A high functionary’s daughter loves the theater. She has her father invite the troupe home. She runs off with the “tragédien.” They marry. He loses interest. She becomes a girl Friday. He beats her. She begs her father to send money. It is Chekhov distilled to Chekhov’s essence.
A man is fishing next to an English woman who’s spent ten years in Russia but seems to know not one word of Russian. The man is approached by a friend. The man speaks demeaningly of the woman’s looks. His fishing line gets stuck. He has to go in to unhook it. He gets undressed in front of the woman, to his friend’s growing alarm. But he gets naked anyway, and goes in, retrieves his line, then gets back to fishing. The woman never moves.
One of the classic foreboding Chekhov openings, the themes personified in the sense of place, a house that looks like a hunchback straining to hide:
Madame Tchikamassoff and her family, including her daughter, live there, receive “avec inquietude” the young narrator, whose purpose is unclear. The house business is to fill Manechka’s trousseau. But she has no prospects. Just her mother’s double-edged hopes. Her mother is the reason she has no suitor, and the trousseau is a red herring. There’s also General Tchikamassoff who lives in the past and is at the story’s periphery, and Gregory, who’s got some condition maybe related to his service in war. The narrator visits three times. The third time Madame Tchikamassoff is in mourning. Her daughter is gone. Where was she? The narrator asks himself. There is no answer. Maybe she’s married. Maybe she’s dead. Maybe she killed herself. The last line: “Tout etait clair et j’avais le coeur lourd.”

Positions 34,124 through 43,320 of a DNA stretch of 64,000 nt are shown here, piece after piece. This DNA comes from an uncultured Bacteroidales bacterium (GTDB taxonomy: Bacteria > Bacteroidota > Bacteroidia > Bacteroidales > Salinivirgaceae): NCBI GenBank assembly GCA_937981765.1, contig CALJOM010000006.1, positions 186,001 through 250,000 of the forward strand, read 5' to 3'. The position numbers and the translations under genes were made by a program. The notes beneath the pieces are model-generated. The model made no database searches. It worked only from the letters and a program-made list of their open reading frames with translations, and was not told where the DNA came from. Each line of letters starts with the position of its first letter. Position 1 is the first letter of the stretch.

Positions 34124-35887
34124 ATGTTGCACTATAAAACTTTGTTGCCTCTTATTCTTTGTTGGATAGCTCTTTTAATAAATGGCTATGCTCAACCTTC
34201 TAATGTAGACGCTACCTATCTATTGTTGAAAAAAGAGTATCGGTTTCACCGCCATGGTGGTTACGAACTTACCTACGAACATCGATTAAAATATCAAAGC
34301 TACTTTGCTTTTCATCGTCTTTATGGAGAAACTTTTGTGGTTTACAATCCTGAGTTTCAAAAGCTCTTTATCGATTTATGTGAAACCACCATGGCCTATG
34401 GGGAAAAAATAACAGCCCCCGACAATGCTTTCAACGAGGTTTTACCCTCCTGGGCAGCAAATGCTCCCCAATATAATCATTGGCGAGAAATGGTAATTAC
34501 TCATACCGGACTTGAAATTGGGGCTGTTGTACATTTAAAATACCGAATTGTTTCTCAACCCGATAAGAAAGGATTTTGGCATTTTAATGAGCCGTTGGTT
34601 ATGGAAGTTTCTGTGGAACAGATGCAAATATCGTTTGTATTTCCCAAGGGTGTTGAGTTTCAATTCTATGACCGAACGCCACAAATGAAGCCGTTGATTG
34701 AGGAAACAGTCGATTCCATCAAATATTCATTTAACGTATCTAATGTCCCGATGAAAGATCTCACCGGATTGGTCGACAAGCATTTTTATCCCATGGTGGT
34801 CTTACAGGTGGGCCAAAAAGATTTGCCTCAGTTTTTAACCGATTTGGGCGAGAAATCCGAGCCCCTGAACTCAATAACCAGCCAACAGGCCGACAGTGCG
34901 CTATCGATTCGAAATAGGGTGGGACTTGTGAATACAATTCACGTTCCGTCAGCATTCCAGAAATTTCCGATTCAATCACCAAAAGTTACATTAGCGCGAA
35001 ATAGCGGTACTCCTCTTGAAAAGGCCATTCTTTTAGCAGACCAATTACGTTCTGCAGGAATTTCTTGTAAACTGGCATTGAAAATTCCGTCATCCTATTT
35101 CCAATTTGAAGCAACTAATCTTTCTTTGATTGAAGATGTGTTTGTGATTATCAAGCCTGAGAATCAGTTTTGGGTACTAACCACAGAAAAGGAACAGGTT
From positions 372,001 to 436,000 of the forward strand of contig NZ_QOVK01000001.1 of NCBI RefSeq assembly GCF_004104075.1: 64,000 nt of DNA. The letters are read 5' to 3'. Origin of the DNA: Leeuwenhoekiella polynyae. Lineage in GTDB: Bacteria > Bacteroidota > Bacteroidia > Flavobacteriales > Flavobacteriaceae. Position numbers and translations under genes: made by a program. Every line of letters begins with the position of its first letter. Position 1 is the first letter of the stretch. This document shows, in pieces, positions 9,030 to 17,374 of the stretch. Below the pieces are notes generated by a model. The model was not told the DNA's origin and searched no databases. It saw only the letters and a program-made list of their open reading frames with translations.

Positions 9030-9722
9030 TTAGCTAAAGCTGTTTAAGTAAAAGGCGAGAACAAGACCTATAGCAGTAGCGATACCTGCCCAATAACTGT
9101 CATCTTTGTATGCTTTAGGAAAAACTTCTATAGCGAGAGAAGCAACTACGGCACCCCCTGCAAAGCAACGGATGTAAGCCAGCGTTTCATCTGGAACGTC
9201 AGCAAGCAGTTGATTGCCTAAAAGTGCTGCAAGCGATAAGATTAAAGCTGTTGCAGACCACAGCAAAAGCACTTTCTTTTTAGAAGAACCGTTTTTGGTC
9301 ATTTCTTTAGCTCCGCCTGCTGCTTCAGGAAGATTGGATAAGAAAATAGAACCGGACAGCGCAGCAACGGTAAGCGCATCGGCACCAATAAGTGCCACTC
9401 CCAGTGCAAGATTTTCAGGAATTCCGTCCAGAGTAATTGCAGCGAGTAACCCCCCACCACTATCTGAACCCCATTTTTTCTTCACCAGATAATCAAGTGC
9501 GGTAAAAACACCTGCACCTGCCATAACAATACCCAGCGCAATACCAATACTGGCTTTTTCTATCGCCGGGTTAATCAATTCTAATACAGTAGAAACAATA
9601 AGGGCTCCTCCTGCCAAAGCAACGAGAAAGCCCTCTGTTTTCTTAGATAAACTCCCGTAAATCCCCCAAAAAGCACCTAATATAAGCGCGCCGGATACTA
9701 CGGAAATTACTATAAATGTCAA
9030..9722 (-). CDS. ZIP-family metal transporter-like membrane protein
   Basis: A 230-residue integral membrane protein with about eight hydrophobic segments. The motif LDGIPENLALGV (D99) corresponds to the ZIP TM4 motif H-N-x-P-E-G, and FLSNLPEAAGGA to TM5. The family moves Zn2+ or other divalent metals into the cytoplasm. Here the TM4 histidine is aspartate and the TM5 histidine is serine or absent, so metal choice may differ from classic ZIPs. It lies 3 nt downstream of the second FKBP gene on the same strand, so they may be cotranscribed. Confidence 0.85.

A forgettable quickie about a young couple who are spied on by the naughty boy of the story who blackmails the couple for gifts in exchange for his silence, until the day when the man proposes, the couple marry, then seem to have more fun honeymooning by pulling their former tormentor’s ears than by pulling at each others’ erogenous zones, as they had formerly wished to do out of his sight.
Max Ernst, “Birth of Comedy” (1947, when Ernst was in Sedona, Arizona).
Playfully cringing through three pages, Chekhov begins with a couple of badinneries in the first six lines–the “no less fine government clerk” than the “fine evening,” and the post-modern stab at “suddenly”: “In stories one so often meets with this ‘But suddenly.’ The authors are right: life is so full of surprises.” (I’m not sure if Constance Garnette invented the exclamation marks or whether the Pléïade translators eliminated them in their generally more poetic versions). Chekhov is having a good bit of fun at his reader’s and character’s expense, neutralizing the stylistic weakness of suddenly by giving it this unexpectedly double-edged endorsement, before turning almost cruel toward Ivan Dimitritch Tcherviakov, who has the misfortune of sneezing on a general he knows. The general wipes himself. Tcherviakov can’t stop apologizing, not just that evening, to the general’s rising fury. But Tcherviakov wants an acknowledgement for his apology, not a dismissal, until, frightened by the general’s last outburst, something snaps, literally, in his gut. he feels it. he lies down. He dies. down to die. It’s one of Chekhov’s most anthologized stories.